Yeah, yeah. Definitely customer operations or customer support is a huge stakeholder for that. Even to the level of "We will build things in order to reduce the volume of incoming support requests", because we have a large, really well-trained support team here at Squarespace, but we don't want to build things that put a bigger burden on them. So, if we have a feature that we think is going to result in support requests, we'll probably end up changing that.
So your section on hardcoding, the topic you brought up earlier about hardcoding, made me think of something that I was doing just the other day… A style of coding that I've taken up in the small, that I'd like to share and get your thoughts on. So you work at a large company, with large teams, of course, and we are a small company, with a team of– well, you're looking at us… [laughter] So we carry many hats, and there are tons of indie devs in this area, whether you're freelance, or a startup, or on your own, where a lot of the decision-making process isn't even, "Can we move faster?" For us, it's like, "What can we actually do?" Because I have these other things on my plate and software development is a part of what I do. It's not like there's a team that's writing our platform; we carve out time, so prioritization and what's important is key.
Something I've been doing the last few weeks, which I think has been fruitful, is thinking about things in terms of minimal viable feature set, which is the same exact concept as an MVP, only just in the small. So I asked myself, "Here's a large goal we have. What's the minimum viable thing that I can do today, to push that forward and be usable today? Or maybe tomorrow? Or maybe on Wednesday, or this week? What's viable? What can I do?" This requires a lot of sidestepping. This is not the full feature. This is a step on that path, so it fits in with my baby steps philosophy. But it requires a lot of hardcoding.
An example of that is transcript notifications, which is something that I'm building right now. As we told you, Jon, each show gets transcribed, those are in markdown, and they're put on GitHub, and they're synced into our website, and they show up on the show page. Well, the transcripts don't come out until the show comes out. So it's actually– in the case of the Changelog, it's usually one to two days later; in the case of our other shows, it could be three, five days later. That's just the way that our workflow works. We're not planning on changing that. We don't want to hold back the episodes, so that the transcript is ready, but what would be nice is knowing when the transcript is ready.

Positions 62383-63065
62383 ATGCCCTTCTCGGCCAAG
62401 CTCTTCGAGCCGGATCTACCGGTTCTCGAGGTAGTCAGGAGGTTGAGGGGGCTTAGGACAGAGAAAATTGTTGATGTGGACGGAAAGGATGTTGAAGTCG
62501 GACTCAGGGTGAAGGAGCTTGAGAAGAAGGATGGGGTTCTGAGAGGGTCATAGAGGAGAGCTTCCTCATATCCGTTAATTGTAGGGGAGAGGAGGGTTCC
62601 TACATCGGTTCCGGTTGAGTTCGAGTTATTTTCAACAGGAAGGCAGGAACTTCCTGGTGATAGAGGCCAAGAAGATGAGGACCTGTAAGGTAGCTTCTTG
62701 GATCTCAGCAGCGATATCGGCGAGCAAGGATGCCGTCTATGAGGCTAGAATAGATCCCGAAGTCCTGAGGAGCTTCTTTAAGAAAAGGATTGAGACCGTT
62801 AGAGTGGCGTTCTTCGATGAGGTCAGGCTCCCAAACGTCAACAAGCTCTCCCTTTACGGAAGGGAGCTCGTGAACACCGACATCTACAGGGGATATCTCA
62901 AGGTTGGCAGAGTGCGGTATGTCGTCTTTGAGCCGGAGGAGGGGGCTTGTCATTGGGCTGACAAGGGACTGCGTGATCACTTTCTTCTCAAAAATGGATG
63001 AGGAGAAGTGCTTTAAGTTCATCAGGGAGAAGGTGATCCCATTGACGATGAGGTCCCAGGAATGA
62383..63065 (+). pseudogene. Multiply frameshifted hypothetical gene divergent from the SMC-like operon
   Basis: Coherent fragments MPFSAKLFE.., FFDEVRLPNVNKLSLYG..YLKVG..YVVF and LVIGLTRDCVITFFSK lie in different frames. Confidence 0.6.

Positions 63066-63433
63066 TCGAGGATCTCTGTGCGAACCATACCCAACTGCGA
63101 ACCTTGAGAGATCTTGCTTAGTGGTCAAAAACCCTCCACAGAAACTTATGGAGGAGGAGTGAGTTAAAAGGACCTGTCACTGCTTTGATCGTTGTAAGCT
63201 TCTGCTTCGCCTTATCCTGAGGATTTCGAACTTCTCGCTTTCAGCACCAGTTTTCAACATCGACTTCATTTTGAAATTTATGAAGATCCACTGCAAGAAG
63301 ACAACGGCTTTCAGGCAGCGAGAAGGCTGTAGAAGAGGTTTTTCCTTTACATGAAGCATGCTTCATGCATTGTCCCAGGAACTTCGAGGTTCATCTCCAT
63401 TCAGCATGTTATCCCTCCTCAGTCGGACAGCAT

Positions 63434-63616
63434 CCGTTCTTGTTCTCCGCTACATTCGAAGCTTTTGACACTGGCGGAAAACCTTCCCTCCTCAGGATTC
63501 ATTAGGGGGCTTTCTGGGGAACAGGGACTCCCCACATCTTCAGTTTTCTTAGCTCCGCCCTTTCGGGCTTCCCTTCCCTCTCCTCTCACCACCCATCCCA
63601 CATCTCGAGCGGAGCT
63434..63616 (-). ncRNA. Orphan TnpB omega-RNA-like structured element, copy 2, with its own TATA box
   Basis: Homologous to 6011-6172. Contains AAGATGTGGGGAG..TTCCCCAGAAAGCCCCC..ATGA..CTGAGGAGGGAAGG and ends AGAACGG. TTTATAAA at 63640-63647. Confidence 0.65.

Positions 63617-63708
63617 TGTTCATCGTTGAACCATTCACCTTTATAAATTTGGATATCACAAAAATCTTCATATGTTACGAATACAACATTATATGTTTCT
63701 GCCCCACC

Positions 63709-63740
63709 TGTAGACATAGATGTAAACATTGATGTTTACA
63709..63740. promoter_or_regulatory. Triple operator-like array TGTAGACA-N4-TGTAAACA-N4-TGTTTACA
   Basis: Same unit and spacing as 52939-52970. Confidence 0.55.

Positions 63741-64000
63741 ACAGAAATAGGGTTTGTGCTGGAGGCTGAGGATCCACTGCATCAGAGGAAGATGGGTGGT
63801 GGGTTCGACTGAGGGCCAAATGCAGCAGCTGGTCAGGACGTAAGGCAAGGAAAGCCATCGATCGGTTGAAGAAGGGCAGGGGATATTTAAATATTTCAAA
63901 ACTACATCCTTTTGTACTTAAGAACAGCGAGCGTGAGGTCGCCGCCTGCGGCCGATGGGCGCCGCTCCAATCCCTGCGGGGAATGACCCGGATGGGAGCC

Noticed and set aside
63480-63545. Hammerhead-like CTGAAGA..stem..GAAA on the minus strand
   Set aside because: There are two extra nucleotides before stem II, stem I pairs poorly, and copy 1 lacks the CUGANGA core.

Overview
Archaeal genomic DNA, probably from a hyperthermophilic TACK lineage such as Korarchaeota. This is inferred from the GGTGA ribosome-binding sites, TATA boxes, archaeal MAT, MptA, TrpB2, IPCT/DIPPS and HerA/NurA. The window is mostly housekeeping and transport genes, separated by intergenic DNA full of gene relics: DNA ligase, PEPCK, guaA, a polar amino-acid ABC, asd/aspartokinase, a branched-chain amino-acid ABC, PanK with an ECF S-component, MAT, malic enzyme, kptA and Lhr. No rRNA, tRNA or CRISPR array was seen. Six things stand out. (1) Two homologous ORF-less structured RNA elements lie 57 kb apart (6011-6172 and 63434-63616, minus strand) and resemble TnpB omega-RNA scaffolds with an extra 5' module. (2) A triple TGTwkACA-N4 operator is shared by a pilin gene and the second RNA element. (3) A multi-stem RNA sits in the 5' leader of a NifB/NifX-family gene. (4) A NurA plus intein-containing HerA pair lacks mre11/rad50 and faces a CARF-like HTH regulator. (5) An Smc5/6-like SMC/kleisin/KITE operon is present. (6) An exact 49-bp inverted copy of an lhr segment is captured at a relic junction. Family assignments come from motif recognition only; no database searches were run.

So we have features like "Email me when Founders Talk ships an episode", and that's a feature that exists inside our platform. And it would be nice to have a button right there for a show that doesn't have a transcript; if you go looking for the transcript - because a lot of people would rather read than listen, they don't have the time - to have a button that says," Yeah, let me know when the transcript is ready."
[40:01] So that's the feature that we're building - email notifications around transcripts. But that requires different moving parts. The actual knowledge inside the system of when the transcript has been attached to the episode, the ability to email people, and the ability for them to subscribe to those email notifications, configure them, unsubscribe, etc. There are probably five things. What's a minimum viable feature? What can I build today that would be useful today? And just to move that along; not trying to get all the way there, but how can we move it forward? I don't know if that's technical debt, but it requires some hardcoding and things.